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You don’t need a crystal ball to see where B2B sales is going. For its most successful practitioners, B2B sales is fast becoming a fusion of technology, transparency, and talent — all optimized to pamper customers with decision-bending experiences.
Since a few years back, technology has been the prominent item on annual trends-related forecasts, with artificial intelligence, machine learning, and data science consistently topping the list.
And why not?
As sophisticated tools such as sales engagement platforms prove, all you need to break through is to discover the right insight about your prospects and your processes. And once you’ve updated your playbook — boom! — you then scale up using an array of smart automation.
Of course, even the best technology crumbles when the human talent behind it falls short. Never before in the history of selling has the bar for sales excellence been higher. Today, you need to get your sales skills, traits, and abilities reflected in closely tracked and data-driven performance metrics.
Moreover, the all-time record volume of deals you’ve set last quarter won’t matter in the next one. Back to zero for you, my friend!
Whether it’s fair or not, the game is skewed in favor of sellers who keep their skills and performance in a constant state of shine through continuous training and development.
Finally, B2B sales has ceased being an opaque, transactional interaction between buyer and seller. Customers now know a lot more about your product and your people than you might expect. And the last thing they’ll need is another salesperson out to make a fast deal just to meet quota. They now look for authenticity and genuine empathy before granting their trust. This baseline demand coupled with a robust data compliance environment (as established by GDPR, CCPA, and other similar legislation) underscore the business imperative for transparency and accountability.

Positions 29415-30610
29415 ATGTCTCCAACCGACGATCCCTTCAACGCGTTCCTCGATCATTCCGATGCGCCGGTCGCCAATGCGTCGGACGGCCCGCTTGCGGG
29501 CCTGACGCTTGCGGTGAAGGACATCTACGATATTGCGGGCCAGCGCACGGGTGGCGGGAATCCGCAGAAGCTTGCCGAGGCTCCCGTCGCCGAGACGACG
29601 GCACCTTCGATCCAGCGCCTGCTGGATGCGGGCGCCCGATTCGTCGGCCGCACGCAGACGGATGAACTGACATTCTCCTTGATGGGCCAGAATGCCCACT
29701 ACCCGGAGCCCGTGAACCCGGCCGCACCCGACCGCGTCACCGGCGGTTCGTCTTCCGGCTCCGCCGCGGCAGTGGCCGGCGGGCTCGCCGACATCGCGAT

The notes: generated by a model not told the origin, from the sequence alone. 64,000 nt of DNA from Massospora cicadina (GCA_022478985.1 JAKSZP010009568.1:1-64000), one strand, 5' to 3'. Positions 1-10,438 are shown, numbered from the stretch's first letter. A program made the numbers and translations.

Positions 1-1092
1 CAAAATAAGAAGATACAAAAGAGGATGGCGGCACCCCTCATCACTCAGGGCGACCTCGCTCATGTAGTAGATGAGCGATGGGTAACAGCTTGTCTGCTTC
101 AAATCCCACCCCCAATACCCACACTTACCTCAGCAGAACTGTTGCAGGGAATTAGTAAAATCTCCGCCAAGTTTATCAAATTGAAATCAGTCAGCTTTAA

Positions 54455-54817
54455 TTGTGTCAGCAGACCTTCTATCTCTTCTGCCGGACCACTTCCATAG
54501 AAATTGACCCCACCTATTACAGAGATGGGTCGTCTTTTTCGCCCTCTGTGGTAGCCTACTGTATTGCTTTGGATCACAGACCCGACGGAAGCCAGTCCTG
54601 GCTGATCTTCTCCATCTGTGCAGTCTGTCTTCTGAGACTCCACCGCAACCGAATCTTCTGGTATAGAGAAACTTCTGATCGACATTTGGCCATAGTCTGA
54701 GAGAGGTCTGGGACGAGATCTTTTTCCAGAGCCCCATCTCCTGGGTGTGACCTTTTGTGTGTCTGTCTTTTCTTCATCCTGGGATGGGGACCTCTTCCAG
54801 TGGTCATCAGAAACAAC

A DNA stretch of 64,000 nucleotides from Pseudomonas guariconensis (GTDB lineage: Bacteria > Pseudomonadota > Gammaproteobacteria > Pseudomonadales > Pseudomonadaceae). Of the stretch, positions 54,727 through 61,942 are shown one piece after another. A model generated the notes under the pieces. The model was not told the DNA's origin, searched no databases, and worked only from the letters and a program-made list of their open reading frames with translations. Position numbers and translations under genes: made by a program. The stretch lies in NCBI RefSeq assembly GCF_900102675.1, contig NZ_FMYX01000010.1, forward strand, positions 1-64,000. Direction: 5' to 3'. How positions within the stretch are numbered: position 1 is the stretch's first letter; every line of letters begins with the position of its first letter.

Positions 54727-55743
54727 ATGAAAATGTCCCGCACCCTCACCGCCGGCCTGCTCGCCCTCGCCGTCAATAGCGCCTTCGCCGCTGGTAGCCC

In both the B2B and B2C markets, the power play between buyers and sellers is nearing its conclusion, and buyers are winning. In a world dominated by buyers, B2B sellers can profit only by being responsive to key changes:
The net results are already apparent. B2B sales cycles are getting longer and more complicated. The adoption of Account-Based Selling is on the rise. Customer reviews are gaining more weight, while B2B influencers are beginning to emerge.
The traditional sales organization is a lumbering giant with a lot of moving parts that don’t really add value to the whole. The digital economy favors highly optimized organizations whose component units have well-defined specializations.
Sales Operations and Sales Enablement are two teams that forward-looking sales organizations can’t do without. Propped up by technology and best practices, these support elements enable sellers to perform at their peak and generate optimal revenue for the company. Sales Ops and Sales Enablement can also handle talent acquisition -- hiring, on-boarding, compensation, and training — so that salespeople and management can stay focused on their quotas while the team is growing.
Furthermore, all customer-facing teams — from sales and marketing to tech support and customer success — can no longer operate in silos. Instead, these units should share and execute a single customer engagement strategy.